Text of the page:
‘Black in a White World:’ Dr. Constance Wheat Batty shares the story of her extraordinary parents

Dr. Constance Wheat Batty published a book about her extraordinary parents, who, despite constant overt and subtle racism, became a financially and socially successful business couple. Pictured, Jalessa Blackshear and Dr. Constance Wheat Batty at Tombolo Books on Jan. 10.


ST. PETERSBURG — On occasion, Dr. Constance Wheat Batty is asked why she wrote a book about her parents. To these inquirers, she replies: “My father and mother can be modeled for the younger generation because they did exceptional things with their lives.”

Her father, Donald Louis Wheat, and mother, Irma Lucille Wheat, were, by all accounts, ordinary people. Like many of their peers, they lived, worked, and raised a family in New York state.

They did so, though, in the face of racism, both blatant and subtle. Though  Batty’s parents faced discrimination far and wide, they worked their way into success, traveled the globe, and contributed to their community.

Dr. Constance Wheat Batty read excerpts from her book at Tombolo Books on Jan 10.

Batty has keen memories of her childhood and her parents’ influence, many of which she shared with an audience at an outdoor event at Tombolo Books on the evening of Jan. 10. Her conversation centered around her book “Black in a White World: An Incredible Couple Who Changed Lives.”

An overarching value that her father instilled, Batty said, was that of kindness. After a career as a firefighter and a side hustle as a handyman of sorts, Donald Louis Wheat decided he wanted to open a liquor store in New York. At the time, though, Black men and women were not allowed to hold liquor licenses, so he was denied the opportunity.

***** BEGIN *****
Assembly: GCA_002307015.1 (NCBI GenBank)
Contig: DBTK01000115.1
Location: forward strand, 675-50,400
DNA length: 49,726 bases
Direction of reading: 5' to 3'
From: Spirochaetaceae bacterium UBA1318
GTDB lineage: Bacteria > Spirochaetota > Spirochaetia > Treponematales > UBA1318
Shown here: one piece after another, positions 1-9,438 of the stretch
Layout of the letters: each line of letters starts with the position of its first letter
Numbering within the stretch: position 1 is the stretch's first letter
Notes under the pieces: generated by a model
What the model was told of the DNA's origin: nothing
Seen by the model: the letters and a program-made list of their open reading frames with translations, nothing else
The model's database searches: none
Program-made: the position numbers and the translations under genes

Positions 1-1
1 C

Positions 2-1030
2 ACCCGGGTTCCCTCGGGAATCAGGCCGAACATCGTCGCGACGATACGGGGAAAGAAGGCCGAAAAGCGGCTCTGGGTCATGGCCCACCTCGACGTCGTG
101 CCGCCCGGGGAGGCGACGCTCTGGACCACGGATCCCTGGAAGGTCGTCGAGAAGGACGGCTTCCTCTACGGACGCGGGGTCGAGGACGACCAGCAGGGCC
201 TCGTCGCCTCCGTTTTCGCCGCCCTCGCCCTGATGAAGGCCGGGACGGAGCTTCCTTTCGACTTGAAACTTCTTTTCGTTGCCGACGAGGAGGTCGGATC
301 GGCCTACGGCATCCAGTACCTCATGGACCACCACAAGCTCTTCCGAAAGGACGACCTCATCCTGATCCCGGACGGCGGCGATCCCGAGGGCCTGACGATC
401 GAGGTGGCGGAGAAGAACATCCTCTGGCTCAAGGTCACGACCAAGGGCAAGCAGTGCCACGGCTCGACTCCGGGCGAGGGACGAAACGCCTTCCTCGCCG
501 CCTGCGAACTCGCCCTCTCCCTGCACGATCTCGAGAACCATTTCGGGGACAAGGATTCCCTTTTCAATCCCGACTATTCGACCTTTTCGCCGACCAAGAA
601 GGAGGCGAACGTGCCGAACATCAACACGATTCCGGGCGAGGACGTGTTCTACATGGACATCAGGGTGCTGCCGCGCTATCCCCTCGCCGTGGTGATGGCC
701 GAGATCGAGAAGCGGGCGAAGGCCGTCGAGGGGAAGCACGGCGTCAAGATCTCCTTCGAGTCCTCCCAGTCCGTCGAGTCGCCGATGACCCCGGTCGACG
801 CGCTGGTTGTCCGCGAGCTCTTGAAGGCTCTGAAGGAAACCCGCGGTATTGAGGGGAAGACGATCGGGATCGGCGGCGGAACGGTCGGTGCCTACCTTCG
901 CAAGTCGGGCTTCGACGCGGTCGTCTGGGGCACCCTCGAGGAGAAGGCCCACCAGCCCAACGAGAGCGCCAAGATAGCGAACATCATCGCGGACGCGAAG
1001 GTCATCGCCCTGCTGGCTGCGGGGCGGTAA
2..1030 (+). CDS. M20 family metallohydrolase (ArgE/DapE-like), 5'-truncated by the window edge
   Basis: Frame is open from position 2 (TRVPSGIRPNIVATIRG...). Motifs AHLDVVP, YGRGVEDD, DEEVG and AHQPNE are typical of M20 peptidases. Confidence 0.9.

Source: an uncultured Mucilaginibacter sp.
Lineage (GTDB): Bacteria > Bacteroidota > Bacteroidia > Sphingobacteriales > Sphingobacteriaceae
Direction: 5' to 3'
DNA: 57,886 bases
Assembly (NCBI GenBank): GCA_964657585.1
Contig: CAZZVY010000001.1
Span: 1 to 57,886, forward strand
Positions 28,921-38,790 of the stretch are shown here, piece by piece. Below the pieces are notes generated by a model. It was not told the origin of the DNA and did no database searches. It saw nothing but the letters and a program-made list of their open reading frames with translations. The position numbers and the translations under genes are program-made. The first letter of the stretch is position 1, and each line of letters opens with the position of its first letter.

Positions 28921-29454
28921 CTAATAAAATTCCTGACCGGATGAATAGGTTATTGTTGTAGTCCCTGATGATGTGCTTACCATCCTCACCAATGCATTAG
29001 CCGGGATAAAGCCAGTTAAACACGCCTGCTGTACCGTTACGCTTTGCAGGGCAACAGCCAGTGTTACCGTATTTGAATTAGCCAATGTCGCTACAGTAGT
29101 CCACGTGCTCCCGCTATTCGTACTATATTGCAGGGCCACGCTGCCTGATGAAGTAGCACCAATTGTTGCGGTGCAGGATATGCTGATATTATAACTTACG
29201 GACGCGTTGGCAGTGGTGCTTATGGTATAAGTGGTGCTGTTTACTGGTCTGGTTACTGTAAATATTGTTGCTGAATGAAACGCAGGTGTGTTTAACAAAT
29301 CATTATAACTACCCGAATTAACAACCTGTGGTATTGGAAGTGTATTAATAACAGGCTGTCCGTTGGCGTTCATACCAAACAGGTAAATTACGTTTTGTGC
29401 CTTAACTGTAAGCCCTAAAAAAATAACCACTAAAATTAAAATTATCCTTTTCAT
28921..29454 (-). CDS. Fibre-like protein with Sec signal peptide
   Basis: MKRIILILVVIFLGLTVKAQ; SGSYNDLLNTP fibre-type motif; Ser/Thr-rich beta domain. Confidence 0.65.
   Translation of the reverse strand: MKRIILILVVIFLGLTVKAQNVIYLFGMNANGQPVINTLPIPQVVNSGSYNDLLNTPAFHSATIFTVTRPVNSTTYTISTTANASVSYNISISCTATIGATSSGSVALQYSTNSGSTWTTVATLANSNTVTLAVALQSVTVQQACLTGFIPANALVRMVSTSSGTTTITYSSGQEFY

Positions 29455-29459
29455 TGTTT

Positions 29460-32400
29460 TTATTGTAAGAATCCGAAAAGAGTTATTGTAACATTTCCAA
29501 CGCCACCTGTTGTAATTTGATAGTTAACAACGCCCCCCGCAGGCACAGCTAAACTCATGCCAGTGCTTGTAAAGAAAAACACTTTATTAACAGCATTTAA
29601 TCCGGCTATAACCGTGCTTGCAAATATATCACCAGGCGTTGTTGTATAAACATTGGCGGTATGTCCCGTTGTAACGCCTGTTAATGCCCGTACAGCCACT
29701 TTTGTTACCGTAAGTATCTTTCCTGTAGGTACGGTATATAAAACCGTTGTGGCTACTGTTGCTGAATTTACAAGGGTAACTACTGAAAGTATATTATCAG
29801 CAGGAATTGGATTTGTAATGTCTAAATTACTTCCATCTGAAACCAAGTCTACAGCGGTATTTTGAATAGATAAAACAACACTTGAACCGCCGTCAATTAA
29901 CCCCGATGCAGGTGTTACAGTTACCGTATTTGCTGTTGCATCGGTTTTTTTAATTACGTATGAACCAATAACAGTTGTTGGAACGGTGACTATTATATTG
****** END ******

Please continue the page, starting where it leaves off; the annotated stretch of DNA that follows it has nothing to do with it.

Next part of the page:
He persevered, deciding to purchase a small candy shop on Long Island instead. It wasn’t long before the store grew in popularity and expanded to include a luncheonette. In its prime, the store offered everything a modern convenience store would, and then some.

Batty said kindness and a polite demeanor, along with having what the customer needed or wanted, was his motto.

Batty said a specific memory came to mind, noting that local police would come into the store with a barrage of questions several times.

“They asked if we sold numbers (gambling) and were we selling narcotics. They wanted to know who owned the store.”

At the time, Batty was running the cash register at the store. She’d call her father, who would come from their home or the firehouse, and once he arrived, Batty said she would witness a peculiar phenomenon take place.

“These hostile policemen suddenly mellowed out when they realized that my father was a city fireman.”

The police, she said, found camaraderie with her father when they realized that they and her father shared in similar service to the city.

“That took precedence over everything else,” she said.

During her event, Batty recounted many of the trials her parents faced and overcame — including the deaths of two of their children — even with the odds stacked against them.

She noted how important her father’s commitment was to his community and civic duty. He was very active at the local level, fighting for equitable amenities, such as a late-night bus line so that people who depended on public transit could get home when they needed to.

They found creative ways to make money and were resilient in everything they did. At one point, they lived in Europe for 10 years and instilled a love of travel within her, but, she said, one fact never left them.

“There was always the shadow of being Black with them all the time. That was always a factor that they had to contend with.”

Batty was able to tell her parent’s story thanks to recordings, letters, and diaries, and in recounting the lives of her mother and father, she gives to the world a story of resilience, fight, heart, and what it means to be Black in a world set up for white.

You can watch the recorded event on Tombolo Books’ Facebook page.

Visit tombolobooks.com to purchase “Black in a White World: An Incredible Couple Who Changed Lives.”

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